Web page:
Category Archives: communication

Headed to AEJMC next week? Here are five books to keep on your radar as you peruse the exhibit hall: 1. Interactive Journalism: Hackers, Data, and Code By Nikki Usher “In Interactive Journalism, Nikki Usher skillfully answers three questions rarely addressed at the … Continue reading

Bilge Yesil, author of Media in New Turkey: The Origins of an Authoritarian Neoliberal State appeared on Democracy Now! last week to weigh in on the Turkish referendum, whether Turkey will become a dictatorship, and Erdogan’s policies in the context of his book. … Continue reading

An excerpt from the new book The Media Commons: Globalization and Environmental Discourses, by Patrick D. Murphy. ….Integrated media systems promote the pursuit of wasteful cultural practices and ecologically unsustainable lifestyles by presenting an imaginistic and informational confluence of codes … Continue reading

March 28 marks the date of a historic moment in the history of comedy. On that date in 1948, Jack Benny’s popular radio show aired one of the great exchanges in the long history of that beloved program: Mugger: Your … Continue reading

In recent years, China’s leaders have taken decisive action to transform information, communications, and technology (ICT) into the nation’s next pillar industry. In Networking China, Yu Hong offers an overdue examination of that burgeoning sector’s political economy. Hong focuses on … Continue reading

Back before the FBI was accused of throwing elections, it kept immense files on all sorts of American citizens. Many of these suspicious characters worked as public intellectuals, a class of people regarded in some circles as, by definition, subversive. John … Continue reading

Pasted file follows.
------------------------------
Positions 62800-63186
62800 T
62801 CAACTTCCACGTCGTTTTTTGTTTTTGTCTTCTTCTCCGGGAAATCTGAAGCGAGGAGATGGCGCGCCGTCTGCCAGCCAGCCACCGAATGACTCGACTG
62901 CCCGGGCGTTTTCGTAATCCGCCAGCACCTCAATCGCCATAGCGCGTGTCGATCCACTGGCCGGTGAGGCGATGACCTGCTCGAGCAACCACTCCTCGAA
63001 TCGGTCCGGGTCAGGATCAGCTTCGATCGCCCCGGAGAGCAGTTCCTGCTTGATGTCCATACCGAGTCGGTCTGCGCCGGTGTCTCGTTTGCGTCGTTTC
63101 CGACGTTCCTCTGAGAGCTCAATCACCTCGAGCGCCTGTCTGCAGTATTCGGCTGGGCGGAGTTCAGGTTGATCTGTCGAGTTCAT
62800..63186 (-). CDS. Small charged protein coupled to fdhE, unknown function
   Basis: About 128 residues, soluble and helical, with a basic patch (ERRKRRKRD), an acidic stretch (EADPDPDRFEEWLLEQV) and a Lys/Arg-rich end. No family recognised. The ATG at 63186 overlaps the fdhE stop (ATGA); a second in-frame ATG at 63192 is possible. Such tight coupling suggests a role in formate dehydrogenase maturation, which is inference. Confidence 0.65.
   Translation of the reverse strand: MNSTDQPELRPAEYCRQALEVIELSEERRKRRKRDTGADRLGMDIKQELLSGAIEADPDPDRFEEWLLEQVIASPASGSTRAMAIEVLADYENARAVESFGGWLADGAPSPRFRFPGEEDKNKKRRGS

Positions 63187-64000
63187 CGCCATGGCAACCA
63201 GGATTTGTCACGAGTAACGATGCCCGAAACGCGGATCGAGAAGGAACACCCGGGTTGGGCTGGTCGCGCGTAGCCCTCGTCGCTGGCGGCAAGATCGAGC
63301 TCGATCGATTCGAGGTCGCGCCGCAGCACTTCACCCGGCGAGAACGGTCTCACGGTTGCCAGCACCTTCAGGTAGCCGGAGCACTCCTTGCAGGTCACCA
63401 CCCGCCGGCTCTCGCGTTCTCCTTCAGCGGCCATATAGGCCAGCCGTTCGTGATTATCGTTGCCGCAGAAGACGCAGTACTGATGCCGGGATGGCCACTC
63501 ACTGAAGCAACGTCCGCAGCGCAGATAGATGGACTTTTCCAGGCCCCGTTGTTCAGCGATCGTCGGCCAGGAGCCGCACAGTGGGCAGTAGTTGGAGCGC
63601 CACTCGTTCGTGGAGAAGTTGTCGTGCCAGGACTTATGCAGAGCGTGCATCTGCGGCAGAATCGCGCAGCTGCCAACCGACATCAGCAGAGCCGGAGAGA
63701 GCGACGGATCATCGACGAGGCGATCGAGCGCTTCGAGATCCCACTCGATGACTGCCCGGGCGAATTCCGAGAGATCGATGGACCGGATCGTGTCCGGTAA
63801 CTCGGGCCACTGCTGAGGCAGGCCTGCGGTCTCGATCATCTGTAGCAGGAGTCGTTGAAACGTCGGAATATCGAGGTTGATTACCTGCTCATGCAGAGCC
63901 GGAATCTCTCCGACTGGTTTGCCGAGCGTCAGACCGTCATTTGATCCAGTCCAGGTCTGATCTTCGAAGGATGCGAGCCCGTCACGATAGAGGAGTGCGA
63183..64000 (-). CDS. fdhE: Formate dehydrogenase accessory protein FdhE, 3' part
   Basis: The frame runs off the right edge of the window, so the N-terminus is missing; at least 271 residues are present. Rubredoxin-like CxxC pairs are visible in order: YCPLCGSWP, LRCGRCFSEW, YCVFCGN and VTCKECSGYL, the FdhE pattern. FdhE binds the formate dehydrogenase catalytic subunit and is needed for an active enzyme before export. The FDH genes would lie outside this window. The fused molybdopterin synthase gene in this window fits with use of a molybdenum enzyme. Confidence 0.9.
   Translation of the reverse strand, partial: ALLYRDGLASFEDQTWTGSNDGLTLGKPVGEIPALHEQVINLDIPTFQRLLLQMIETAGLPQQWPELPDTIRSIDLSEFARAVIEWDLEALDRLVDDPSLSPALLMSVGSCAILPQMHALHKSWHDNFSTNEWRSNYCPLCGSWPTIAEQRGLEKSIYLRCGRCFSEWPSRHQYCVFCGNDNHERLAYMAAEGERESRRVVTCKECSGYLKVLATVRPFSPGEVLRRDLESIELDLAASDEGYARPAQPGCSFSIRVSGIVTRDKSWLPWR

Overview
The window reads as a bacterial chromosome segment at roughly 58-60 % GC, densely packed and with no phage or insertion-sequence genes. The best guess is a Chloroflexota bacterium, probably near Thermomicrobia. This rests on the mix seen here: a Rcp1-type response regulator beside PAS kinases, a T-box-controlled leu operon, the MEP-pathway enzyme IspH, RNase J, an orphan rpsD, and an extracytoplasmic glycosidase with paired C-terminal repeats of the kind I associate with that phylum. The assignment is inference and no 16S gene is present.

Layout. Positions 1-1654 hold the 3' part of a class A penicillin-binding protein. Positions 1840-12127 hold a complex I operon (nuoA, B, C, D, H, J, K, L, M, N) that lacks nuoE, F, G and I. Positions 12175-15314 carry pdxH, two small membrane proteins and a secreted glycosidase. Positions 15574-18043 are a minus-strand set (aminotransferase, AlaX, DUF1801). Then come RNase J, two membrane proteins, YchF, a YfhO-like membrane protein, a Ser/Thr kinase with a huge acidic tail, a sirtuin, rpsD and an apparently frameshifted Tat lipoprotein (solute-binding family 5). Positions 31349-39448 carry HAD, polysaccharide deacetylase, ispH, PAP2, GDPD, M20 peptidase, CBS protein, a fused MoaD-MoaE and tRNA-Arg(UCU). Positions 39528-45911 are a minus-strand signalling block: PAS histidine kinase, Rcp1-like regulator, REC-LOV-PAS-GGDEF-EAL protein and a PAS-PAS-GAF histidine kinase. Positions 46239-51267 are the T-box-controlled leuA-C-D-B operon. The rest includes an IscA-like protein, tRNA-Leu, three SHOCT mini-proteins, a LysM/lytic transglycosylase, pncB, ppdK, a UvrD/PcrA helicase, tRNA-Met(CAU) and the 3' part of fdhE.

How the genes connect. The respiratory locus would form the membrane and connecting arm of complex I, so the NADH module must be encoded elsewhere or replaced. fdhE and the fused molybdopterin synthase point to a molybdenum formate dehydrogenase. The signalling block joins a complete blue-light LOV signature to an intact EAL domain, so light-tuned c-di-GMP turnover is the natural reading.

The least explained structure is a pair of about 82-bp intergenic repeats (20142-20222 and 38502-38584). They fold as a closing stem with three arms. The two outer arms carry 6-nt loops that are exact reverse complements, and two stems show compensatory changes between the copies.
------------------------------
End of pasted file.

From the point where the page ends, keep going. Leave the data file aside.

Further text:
One might be forgiven for thinking that, given current political trends, a new public affection for censorship is in the offing. After all, history shows that the Americans who loudly proclaim their dedication to liberty seem to most enjoy that … Continue reading

Excerpted from Six Minutes in Berlin: Broadcast Spectacle and Rowing Gold at the Nazi Olympics, by Michael J. Socolow A few hours later, with the Germans having already compiled one of the most impressive regatta records in Olympic history, Riefenstahl’s … Continue reading

The Olympics and geopolitics have gone hand-in-hand since the modern Games emerged in 1896. Michael J. Socolow’s new book examines one of the most controversial Olympiads of all time through the lens of emerging technology and an American rowing team … Continue reading

Mwenda Ntarangwi is an associate professor of anthropology at Calvin College. He recently answered some questions about his book The Street Is My Pulpit: Hip Hop and Christianity in Kenya. Q: Your book explores the Kenyan music scene through the lens of … Continue reading